Activating the Charter
There are several mechanisms to activate the Charter. It is based on a pre-defined list of appointed users, known as 'Authorized Users' (AUs). Until now AUs are typically disaster management authorities, from countries of Charter member agencies, able to request Charter support for emergencies in their own country, or in a country with which they cooperate for disaster relief.
Since its inception, the Charter has demonstrated a strong commitment to expanding its number of users. Initiatives include collaboration with UNITAR/UNOSAT and UN OOSA, active in many countries and who can submit requests to support in-country UN relief agencies, and Sentinel Asia, a regional network for Earth observation-based Emergency Response in 32 countries.
Building on a decade of success in making satellite data available for disaster response, the International Charter is now opening its doors even wider. The Charter Members have adopted the principle of Universal Access to further strengthen the Charter's contribution to disaster management worldwide. Any national disaster management authority will be able to submit requests to the Charter for emergency response. Proper procedures will have to be followed, but the affected country will not have to be a Charter member.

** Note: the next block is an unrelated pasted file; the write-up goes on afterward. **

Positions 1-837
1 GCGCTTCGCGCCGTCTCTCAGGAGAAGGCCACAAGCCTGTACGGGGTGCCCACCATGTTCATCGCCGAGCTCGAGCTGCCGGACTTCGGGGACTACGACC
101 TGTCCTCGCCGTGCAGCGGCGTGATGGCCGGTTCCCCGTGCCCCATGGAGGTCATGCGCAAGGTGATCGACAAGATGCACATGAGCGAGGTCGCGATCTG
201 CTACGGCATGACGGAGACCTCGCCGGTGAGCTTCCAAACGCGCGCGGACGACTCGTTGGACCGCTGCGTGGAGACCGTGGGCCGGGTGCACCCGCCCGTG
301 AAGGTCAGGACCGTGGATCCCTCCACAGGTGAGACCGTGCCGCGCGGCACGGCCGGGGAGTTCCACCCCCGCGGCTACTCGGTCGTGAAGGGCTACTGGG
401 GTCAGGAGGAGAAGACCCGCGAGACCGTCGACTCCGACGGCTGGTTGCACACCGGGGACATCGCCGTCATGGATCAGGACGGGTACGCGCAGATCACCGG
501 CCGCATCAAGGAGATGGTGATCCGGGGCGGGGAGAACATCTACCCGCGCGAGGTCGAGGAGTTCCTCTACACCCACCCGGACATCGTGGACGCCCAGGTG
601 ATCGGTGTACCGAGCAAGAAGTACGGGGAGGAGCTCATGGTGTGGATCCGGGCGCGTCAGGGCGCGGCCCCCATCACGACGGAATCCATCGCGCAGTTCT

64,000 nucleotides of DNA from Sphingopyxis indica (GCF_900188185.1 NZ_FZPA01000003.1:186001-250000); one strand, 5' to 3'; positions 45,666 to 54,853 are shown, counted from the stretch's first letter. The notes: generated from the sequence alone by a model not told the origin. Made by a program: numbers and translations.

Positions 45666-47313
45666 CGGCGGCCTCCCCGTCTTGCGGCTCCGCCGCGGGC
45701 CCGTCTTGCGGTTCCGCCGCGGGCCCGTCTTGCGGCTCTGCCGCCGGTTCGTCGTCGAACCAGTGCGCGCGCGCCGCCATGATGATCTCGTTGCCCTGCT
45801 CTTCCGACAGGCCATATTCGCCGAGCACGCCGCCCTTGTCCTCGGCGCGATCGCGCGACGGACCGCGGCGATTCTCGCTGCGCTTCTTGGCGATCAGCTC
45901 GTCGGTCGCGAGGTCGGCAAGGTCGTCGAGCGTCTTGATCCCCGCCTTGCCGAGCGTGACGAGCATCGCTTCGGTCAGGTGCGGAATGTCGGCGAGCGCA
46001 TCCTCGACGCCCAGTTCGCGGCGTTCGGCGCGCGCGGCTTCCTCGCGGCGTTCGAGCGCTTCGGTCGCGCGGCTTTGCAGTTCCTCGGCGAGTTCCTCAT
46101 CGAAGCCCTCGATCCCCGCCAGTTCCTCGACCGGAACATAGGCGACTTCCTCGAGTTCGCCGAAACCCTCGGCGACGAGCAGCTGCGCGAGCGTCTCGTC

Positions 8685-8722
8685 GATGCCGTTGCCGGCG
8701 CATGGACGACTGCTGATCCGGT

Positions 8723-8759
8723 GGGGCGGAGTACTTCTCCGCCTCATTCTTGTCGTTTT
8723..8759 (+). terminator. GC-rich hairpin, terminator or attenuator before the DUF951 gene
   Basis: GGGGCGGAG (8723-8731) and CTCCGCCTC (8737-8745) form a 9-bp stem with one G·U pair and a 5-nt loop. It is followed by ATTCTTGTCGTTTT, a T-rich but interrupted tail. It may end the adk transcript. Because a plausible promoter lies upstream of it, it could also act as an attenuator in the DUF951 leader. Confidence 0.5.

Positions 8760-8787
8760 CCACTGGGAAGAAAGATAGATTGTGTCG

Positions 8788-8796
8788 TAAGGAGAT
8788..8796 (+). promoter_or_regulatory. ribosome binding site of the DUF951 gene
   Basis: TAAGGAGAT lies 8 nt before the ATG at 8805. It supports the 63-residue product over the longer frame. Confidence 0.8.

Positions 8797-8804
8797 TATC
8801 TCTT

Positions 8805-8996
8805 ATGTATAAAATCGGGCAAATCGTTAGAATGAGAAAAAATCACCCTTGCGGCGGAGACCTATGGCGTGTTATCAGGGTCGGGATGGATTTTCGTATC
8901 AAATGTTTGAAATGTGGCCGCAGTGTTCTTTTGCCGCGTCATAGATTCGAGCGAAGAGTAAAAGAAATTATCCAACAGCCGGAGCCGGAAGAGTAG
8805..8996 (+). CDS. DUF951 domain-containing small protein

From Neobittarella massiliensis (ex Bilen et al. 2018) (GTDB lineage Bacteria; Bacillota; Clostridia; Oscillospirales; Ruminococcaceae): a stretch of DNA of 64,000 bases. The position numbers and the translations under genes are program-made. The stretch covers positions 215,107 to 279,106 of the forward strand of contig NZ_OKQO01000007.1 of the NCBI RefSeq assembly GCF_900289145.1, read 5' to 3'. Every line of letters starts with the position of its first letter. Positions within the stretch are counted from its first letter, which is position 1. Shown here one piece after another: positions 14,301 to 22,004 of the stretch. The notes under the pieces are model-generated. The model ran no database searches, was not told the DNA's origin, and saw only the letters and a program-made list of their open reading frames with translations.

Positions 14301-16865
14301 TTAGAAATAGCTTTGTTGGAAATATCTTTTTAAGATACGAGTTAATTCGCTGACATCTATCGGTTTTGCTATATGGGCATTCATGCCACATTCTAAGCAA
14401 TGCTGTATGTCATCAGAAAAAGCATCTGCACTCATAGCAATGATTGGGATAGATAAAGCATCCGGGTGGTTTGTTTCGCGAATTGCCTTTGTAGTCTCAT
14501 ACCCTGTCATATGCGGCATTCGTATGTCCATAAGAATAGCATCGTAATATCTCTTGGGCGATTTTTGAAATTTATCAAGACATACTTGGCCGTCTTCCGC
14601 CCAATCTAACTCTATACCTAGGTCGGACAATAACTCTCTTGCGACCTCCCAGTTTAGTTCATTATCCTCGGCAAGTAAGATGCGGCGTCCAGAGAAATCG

Universal Access benefits national disaster management authorities in countries beyond those of the Charter members, previously unable to make direct requests to the Charter.
A registration process is in place for national authorities interested in participating in the Charter as an "Authorized User". This process will validate the ability of national authorities to access and use Charter assets for disaster response, in accordance with Charter operational procedures. Steps and applicable conditions are explained in the Charter's Universal Access Information Brochure available together with its Registration form.
Map showing countries (in dark blue) with direct access to the Charter in November 2017: Algeria, Argentina, Australia, Belarus, Bolivia, Brazil, Canada, Chile, China, Colombia, Dominican Republic, India, Ecuador, El Salvador, Guatemala, Iraq, Japan, Korea, Malawi, Myanmar, New Caledonia, Nigeria, Norway, Pakistan, Paraguay, Russia, Sri Lanka, Switzerland, Turkey, UAE, USA, Uruguay, Venezuela and the countries of the European Union. Today, Universal Access allows national users from 60 countries to directly submit emergency requests as Authorized Users. In addition, the Charter collaborates with Sentinel Asia, a regional network for Earth observation-based Emergency response in 28 countries (91 national organisations) and 15 International Organizations, and with UNITAR/UNOSAT and UNOOSA, active in many countries and who can submit requests to support in-country relief agencies of the United Nations. All countries of the world can benefit from the Charter by any of the ways described above. Since 2000, there have been 573 disasters covered in 124 countries worldwide.